Increasing school sport to four hours a week will do little to improve children's physical activity, a study has found.
Tony Blair this week confirmed that the Government would be increasing spending on sport in schools by pound;500 million. By the end of the decade all children will be expected to do two hours PE a week at school and have access to two to three hours of after-school sport.
The funding will also help increase the number of specialist sports colleges from 287 to 400, provide extra training for PE teachers, and get more professional sports clubs and coaches to visit schools.
The Prime Minister, who donned a tracksuit to make the announcement at Waverley school in Southwark, said that sport was not just important for the way it taught children to win, lose and act as a team.
"It is also important for tackling obesity in young people," he said.
However, a study by Peninsula medical school in Plymouth said there was only a 3 per cent difference in physical activity between pupils at one school and another offering double the amount of sport because children compensated in their spare time.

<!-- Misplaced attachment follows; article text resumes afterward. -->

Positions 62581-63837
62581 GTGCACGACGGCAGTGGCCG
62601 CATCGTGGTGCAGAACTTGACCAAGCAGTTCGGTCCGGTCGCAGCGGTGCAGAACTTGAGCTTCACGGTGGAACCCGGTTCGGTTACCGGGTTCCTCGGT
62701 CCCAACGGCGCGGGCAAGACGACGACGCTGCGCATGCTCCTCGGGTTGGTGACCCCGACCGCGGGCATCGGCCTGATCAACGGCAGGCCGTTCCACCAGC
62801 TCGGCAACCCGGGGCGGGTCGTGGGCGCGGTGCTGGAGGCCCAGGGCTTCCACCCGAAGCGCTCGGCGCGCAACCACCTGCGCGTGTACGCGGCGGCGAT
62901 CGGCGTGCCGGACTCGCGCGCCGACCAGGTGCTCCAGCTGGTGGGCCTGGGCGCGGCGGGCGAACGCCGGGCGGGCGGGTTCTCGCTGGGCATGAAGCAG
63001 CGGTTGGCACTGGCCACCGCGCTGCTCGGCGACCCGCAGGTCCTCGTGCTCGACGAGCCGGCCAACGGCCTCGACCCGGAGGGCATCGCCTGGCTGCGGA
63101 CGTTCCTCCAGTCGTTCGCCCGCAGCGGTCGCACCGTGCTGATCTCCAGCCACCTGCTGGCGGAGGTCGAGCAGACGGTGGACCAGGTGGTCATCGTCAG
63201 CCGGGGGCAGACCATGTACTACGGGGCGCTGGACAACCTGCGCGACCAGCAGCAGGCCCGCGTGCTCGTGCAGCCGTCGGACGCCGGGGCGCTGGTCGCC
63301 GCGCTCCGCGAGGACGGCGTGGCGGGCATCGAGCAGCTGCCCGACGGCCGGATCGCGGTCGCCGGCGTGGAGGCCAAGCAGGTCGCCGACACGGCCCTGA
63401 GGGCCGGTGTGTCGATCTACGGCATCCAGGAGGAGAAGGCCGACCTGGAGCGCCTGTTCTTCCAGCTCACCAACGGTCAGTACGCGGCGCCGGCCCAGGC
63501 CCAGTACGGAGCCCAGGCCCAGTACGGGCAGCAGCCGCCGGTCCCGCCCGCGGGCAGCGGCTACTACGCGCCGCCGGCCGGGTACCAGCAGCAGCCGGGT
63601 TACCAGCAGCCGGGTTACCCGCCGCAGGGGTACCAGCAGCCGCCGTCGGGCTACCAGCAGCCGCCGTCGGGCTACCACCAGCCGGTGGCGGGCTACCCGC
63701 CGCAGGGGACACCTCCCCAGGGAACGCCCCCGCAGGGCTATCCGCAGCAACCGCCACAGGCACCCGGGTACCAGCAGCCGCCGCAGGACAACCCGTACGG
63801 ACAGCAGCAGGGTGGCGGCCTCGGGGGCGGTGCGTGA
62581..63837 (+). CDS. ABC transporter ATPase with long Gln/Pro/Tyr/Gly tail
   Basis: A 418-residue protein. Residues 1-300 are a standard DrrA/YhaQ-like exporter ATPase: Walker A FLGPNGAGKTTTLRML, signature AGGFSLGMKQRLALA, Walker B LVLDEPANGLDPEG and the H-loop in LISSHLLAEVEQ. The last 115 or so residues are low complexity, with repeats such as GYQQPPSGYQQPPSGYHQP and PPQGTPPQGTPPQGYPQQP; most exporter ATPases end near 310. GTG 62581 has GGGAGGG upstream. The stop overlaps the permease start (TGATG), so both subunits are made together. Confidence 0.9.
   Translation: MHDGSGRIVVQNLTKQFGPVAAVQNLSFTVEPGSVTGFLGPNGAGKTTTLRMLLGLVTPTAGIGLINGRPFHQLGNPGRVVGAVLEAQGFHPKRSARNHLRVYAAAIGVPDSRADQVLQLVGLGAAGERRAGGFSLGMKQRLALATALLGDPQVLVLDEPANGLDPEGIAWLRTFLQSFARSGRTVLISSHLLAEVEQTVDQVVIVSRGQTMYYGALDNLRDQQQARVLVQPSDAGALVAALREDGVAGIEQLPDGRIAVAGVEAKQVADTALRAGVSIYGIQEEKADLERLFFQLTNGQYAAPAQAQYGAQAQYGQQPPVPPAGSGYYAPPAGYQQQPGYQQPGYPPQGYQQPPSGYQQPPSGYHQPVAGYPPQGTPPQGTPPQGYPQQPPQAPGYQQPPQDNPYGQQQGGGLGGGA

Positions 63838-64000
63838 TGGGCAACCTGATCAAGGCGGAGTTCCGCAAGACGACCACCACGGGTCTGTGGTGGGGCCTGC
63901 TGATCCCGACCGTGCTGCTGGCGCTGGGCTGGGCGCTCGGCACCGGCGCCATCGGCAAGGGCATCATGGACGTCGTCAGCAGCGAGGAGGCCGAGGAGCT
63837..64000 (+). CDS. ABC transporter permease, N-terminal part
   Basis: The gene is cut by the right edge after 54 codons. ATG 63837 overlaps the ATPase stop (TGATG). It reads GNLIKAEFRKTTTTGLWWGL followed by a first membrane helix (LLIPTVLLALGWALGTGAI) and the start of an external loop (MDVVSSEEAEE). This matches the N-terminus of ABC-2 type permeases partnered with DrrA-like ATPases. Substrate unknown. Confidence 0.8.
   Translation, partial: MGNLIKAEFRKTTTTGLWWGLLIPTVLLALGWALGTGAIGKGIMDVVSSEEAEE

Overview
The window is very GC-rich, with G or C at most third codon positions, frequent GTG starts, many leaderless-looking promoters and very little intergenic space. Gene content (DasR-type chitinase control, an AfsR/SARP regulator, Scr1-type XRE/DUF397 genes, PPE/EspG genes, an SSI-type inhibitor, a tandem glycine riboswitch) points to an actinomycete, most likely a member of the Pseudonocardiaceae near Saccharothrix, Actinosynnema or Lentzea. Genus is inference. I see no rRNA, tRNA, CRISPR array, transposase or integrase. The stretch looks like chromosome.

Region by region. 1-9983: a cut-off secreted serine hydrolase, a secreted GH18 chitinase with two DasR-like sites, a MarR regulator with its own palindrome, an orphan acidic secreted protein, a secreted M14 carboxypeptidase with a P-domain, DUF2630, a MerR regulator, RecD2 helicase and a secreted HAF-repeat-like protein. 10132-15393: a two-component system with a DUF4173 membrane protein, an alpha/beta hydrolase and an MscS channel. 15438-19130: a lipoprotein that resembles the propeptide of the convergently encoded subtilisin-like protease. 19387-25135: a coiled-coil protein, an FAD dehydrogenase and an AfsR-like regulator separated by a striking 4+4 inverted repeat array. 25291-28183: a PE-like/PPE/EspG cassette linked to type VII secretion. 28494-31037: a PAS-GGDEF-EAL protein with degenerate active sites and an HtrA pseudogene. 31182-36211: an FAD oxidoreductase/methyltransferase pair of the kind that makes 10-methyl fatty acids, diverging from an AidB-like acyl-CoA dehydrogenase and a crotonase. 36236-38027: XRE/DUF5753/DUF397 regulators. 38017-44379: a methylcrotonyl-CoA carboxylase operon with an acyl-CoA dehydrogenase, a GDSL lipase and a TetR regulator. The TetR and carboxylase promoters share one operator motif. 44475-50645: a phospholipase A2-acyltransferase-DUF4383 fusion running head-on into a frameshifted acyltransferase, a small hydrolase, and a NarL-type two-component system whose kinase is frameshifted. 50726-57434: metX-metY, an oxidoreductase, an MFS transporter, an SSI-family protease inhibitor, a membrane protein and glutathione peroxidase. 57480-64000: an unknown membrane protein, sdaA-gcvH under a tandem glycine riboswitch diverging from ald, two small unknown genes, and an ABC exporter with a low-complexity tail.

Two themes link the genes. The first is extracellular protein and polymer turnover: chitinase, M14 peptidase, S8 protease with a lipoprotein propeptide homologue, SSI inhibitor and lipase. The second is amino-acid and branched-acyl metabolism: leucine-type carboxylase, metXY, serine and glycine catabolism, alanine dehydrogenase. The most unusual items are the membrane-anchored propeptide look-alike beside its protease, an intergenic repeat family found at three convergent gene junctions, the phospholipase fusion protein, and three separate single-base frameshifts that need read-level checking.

"The evidence at present suggests that neither better facilities and nor an increase to four hours in the amount of weekly time allocated to PE will improve physical activity levels in children and thereby impact on the rising tide of obesity," it said.
The report recommended that more work is done instead on understanding why some children set themselves low limits for their physical activity.
Education ministers wrangled with their counterparts in the Department for Culture, Media and Sport over the four-hour target because of fears it would add to schools' workloads.
Charles Clarke, the Education Secretary, flatly dismissed reports of the plan when he spoke last month at the Specialist Schools Trust conference.
Education and Health vol 22 is at www.sheu.org.ukpubs